Guest post by Ted Konnerth, EGRET Consulting Group Strategies in Light held their first joint conference with the LEDShow during the last week of February. Attendance was solid and the…
Guest post by Ted Konnerth, EGRET Consulting Group
Strategies in Light held their first joint conference with the LEDShow during the last week of February. Attendance was solid and the technical conferences featured four different tracks of presentations covering arcane technical issues to overall market influences on the adoption of LED. On Tuesday, they held their Investor Forum; a mini-version of the popular Shark Tank TV show, Investor Forum features a panel of 8 investors and a rotating presentation of emerging companies.
The conference is by far the industry leader in covering all issues pertinent to LED technology. I came away from the presentations and private meetings with a long list of interesting concepts:
• LED has had over $4B of investments over the past 10+ years and most investors have lost money in the technology. The reasons for the losses varied but one comment by the investor panel was particularly notable:
• The Channel Matters. The investor explained that bringing new technology into a legacy market takes time and energy that was largely unanticipated by the newer entrants. As many of the newer companies were in a rush to revenue, they carved their own paths to market… and mostly failed. I’ve remarked several times over the past 7-8 years that selling light bulbs is a whole lot more complicated than most people believe; and relationships matter.
• M&A valuations for LED have declined. This is a direct response to the loss history. Investors are far more wary of rosy predictions and novel solutions to selling those products.
• Acquisitions have declined. The major strategic companies had a very quiet year of acquisitions in 2014 (Acuity, Eaton, Hubbell, Cree, Philips, GE). They felt that M&A may pick up steam in 2015 and as evidenced by Acuity’s eye-popping valuation for Distech this week… we may be back in acquisition mode.
• IPO’s are expected to rise; primarily fed by the much heralded spin-off of LumiLeds by Philips.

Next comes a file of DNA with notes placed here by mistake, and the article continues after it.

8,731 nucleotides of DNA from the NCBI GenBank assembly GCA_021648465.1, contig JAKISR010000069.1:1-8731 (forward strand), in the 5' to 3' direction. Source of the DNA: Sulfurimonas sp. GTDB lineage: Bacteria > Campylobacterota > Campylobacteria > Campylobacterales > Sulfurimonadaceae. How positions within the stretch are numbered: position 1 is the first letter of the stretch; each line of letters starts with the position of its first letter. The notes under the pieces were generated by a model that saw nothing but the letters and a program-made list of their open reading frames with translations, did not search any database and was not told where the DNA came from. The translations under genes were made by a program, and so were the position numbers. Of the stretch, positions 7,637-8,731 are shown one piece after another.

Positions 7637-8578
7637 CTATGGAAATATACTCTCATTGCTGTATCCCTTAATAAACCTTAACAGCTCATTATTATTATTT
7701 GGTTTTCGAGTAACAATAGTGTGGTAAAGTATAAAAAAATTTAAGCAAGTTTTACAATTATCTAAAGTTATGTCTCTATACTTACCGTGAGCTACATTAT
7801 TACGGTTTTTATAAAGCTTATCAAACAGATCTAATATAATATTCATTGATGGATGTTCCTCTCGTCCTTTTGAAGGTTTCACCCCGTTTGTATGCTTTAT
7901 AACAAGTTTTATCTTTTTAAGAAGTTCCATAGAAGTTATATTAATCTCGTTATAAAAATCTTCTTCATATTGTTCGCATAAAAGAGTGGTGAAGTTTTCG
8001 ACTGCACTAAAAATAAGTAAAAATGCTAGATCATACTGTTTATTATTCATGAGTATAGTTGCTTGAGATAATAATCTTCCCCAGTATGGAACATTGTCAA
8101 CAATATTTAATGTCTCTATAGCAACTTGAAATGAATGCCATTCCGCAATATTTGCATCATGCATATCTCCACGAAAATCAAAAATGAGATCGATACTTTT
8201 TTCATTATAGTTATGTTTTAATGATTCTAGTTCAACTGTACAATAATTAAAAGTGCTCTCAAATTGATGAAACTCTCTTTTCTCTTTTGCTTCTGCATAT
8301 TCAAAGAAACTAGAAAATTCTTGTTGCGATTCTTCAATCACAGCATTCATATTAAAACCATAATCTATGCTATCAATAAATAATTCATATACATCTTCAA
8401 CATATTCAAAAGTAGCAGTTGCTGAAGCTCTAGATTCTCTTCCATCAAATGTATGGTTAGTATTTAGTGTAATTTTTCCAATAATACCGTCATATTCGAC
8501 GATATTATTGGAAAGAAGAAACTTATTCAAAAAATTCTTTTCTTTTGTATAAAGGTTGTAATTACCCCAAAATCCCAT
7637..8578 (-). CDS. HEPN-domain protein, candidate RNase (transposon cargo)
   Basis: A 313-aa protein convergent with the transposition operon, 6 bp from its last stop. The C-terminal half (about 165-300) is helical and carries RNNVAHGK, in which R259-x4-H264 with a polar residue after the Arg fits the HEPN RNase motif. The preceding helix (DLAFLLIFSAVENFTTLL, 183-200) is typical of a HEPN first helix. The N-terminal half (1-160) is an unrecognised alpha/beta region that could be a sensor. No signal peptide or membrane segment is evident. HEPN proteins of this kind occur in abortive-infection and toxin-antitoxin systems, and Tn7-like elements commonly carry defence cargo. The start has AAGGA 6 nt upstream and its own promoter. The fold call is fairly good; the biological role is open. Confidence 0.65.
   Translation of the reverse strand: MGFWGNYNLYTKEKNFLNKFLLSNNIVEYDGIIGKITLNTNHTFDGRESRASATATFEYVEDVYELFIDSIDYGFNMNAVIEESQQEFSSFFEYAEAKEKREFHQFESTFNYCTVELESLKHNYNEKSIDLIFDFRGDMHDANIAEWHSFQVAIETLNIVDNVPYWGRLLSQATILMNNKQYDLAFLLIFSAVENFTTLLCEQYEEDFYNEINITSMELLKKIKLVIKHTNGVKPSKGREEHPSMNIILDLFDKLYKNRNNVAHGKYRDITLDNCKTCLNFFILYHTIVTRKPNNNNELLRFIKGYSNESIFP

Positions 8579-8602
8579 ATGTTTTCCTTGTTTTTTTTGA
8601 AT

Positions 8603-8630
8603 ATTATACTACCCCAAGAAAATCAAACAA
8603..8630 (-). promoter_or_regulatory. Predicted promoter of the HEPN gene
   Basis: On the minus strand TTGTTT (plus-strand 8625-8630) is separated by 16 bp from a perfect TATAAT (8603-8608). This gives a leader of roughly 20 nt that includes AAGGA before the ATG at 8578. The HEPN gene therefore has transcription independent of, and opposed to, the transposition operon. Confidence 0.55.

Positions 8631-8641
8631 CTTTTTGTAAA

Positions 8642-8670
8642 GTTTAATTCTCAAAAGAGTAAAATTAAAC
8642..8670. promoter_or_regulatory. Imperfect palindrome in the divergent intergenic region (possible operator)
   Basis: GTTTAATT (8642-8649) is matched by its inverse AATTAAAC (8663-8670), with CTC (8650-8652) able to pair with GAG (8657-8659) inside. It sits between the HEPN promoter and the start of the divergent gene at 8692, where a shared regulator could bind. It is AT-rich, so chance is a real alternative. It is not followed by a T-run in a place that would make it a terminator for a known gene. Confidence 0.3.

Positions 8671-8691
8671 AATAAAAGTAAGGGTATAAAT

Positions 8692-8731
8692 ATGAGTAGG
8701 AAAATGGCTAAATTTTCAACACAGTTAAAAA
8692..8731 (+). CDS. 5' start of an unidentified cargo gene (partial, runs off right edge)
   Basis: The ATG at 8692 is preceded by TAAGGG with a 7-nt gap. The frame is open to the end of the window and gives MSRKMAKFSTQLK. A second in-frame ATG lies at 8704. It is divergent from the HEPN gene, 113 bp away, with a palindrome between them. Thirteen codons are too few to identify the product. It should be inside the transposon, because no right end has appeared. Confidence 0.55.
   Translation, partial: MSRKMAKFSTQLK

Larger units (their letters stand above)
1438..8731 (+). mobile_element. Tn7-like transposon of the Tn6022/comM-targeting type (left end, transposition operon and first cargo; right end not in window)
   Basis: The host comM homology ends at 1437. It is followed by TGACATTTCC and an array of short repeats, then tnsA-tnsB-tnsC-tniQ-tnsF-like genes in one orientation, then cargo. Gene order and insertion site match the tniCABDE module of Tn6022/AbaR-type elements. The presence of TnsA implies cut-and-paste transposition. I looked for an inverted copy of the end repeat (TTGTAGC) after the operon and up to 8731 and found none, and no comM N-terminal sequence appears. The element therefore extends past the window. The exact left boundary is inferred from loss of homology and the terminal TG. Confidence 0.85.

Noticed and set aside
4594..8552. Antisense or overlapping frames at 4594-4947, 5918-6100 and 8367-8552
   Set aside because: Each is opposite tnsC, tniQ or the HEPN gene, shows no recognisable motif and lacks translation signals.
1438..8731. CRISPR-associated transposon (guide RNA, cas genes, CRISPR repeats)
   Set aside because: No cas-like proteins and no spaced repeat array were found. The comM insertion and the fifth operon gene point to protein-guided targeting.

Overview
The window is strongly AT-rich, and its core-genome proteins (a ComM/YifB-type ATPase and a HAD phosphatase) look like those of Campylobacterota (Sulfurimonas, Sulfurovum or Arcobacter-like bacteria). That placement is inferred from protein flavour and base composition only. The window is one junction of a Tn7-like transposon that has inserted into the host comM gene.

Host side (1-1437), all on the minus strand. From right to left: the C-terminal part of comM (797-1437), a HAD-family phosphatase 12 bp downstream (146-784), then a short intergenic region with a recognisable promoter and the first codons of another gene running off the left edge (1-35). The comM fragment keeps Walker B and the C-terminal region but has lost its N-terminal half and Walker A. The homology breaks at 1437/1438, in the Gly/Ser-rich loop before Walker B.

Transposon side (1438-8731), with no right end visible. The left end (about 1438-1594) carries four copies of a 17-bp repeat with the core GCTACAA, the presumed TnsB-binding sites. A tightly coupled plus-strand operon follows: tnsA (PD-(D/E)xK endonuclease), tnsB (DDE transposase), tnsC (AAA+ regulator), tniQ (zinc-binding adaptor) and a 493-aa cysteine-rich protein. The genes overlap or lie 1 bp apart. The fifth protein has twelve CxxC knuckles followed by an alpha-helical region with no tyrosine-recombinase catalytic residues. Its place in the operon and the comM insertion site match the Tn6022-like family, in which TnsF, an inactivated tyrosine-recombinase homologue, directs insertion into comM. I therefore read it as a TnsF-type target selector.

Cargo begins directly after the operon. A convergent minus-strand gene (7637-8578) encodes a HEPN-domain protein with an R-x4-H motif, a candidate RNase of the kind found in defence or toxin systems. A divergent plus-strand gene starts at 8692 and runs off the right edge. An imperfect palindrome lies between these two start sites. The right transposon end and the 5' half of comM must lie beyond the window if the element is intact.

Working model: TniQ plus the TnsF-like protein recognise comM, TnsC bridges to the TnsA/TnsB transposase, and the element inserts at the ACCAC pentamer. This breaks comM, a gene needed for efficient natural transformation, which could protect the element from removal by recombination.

• The available market is still huge; with the replacement lamp market estimated as 45 billion sockets with only 5% filled by LED currently. Ironically, as LED replacement lamps rise, the expected peak is a forecast decline by 2022 as the LED fulfillment and long-life shrinks the market.
• The global fixture market is estimated currently at $59B with $19B being LED. The market is projected to rise to $66B by 2022.
• Low voltage distribution is rising and is seen by many companies as a large movement in the near future; with estimates of construction cost savings of $75/sq ft or more. With LED enabling the low voltage movement, I think this will become the primary mode of power distribution in homes in the near future.
• Lighting is moving quickly into bio-genetics with new bulbs that can affect circadian rhythms, or promote plant growth or farm animal growth and integrate into newer smart devices like Nest.
And then there’s the real future; the Internet of Things (IoT). It was notable that one of the keynote speakers was a senior VP of Cisco. Cisco? At a Lighting show? Really?
Really… Cisco is heavily invested in the technology of IoT; including security and mass-adoption practices. There are currently 12B devices that connect to the internet; globally. By 2020 that number will be over 50B devices.
There are companies already developing data collection and management solutions through lighting that will feed into the Big Data movement. A ‘simple light bulb’ integrated with sensors and communication capabilities can do a lot more than light up your closet.
And one final note… the transition to LED seems to be working despite years of naysayers and skeptics. DOE reported that last year the US saved $1.8B in utility bills. And that number will grow significantly; spurring a rise in the investor-owned utility community to create new revenue streams via promoting solutions that in essence sells less of their product.
The pace of technology growth is the highest of any time in any currently living person’s life. It is exciting, confusing, bewildering and amazing. Enjoy the ride.